|"We kind of run on autopilot when news breaks. I'm not saying reporting on a plane taking off from LaGuardia and dropping engine parts over Queens and then making an emergency landing in JFK is child's play, but it's pretty clear how to do it."|
The days with Heath Ledger or the plane crashing into the Hudson or the crane collapse, those are the rare days. Those are days when we can be positioned very, very prominently on the homepage because the news is major -- major subway shutdowns, odd weather, major news, including political news. But that's less than a third of our days. Most of our days, we keep up traffic by supplying a steady stream of varied features. And that's the key to keeping the blog alive: You can't just rely only on the breaking news. You have to also have blog posts that are going to engage people in discussion and get people talking and chatting, and I think that's what we spend a lot of our time focused on.
I'm not saying the breaking news is easy, but we kind of run on autopilot when news breaks. This is a pretty well-honed organization. All our instincts kick in. We've dealt with 9/11 -- there's not much that can faze us. I'm not saying reporting on a plane taking off from LaGuardia and dropping engine parts over Queens and then making an emergency landing in JFK is child's play, but it's pretty clear how to do it.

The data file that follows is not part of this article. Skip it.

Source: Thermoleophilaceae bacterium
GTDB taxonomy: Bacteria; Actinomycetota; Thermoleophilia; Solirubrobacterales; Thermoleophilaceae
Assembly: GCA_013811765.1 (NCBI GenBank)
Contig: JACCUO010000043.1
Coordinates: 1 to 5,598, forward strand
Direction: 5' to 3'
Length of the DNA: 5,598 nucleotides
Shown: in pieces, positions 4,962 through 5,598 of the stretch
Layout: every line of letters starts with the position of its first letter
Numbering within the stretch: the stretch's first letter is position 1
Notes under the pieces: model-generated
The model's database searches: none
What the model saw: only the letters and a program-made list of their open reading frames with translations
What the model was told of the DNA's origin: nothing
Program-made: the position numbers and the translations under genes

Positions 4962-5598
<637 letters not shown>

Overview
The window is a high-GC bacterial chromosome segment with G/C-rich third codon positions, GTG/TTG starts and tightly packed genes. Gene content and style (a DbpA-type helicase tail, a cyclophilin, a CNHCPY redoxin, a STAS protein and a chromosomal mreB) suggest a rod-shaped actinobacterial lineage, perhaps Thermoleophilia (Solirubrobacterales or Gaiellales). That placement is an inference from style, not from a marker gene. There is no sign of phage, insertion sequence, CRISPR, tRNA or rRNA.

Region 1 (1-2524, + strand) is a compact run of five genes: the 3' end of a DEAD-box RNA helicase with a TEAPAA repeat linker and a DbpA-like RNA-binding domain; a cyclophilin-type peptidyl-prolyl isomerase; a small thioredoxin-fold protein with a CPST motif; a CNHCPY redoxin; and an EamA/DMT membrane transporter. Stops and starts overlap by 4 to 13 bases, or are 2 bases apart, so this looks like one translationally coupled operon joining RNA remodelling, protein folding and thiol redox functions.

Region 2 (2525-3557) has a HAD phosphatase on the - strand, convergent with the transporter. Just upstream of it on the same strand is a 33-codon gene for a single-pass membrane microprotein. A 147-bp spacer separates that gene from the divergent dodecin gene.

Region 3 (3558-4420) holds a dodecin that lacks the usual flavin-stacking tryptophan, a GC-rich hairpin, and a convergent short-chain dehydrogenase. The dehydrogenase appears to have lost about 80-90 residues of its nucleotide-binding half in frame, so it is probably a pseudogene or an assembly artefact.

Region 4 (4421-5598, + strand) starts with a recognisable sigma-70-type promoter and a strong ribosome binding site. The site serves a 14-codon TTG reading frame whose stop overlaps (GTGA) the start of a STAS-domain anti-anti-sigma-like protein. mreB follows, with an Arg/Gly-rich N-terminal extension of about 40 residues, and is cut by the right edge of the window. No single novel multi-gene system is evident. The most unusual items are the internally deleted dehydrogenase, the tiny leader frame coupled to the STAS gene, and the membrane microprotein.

Well, you have a model for that.
There's a model for that; it's easy to do. City Room was a new model in a sense, because we were never doing it this quickly. When the steam pipe exploded near Grand Central, our first blog post initially was, "There's been an explosion near Grand Central. We don't know what it was. Stay tuned." We would never have done that even two or three years ago. We would have waited probably half an hour to an hour until there was some sense of what happened. It's not that way now, and the blog really gets readers more involved. We had readers immediately writing in from the scene, and the eyewitness points of view; amazing photos from this reader who loves The New York Times and was shooting photos from the Empire State Building. It's just a much quicker report, and that higher metabolism has been new when it comes to breaking news.
You made your name as a metro reporter. How do you feel about it not existing as a standalone section anymore?
I don't feel particularly strongly about it; I wasn't thrilled, and I think most of my colleagues weren't thrilled either, but the space allotted to metropolitan news has essentially stayed the same. We get too hung up on the print edition and how it's sort of organized. It's important still. The printed product is beautiful, and I think it's here to last. It's an important part of my day. But there are very valuable arguments to be made that actually having a lot of serious metropolitan news in the A section, which is the place people turn to for serious news outside of the business section, makes sense in a lot of ways.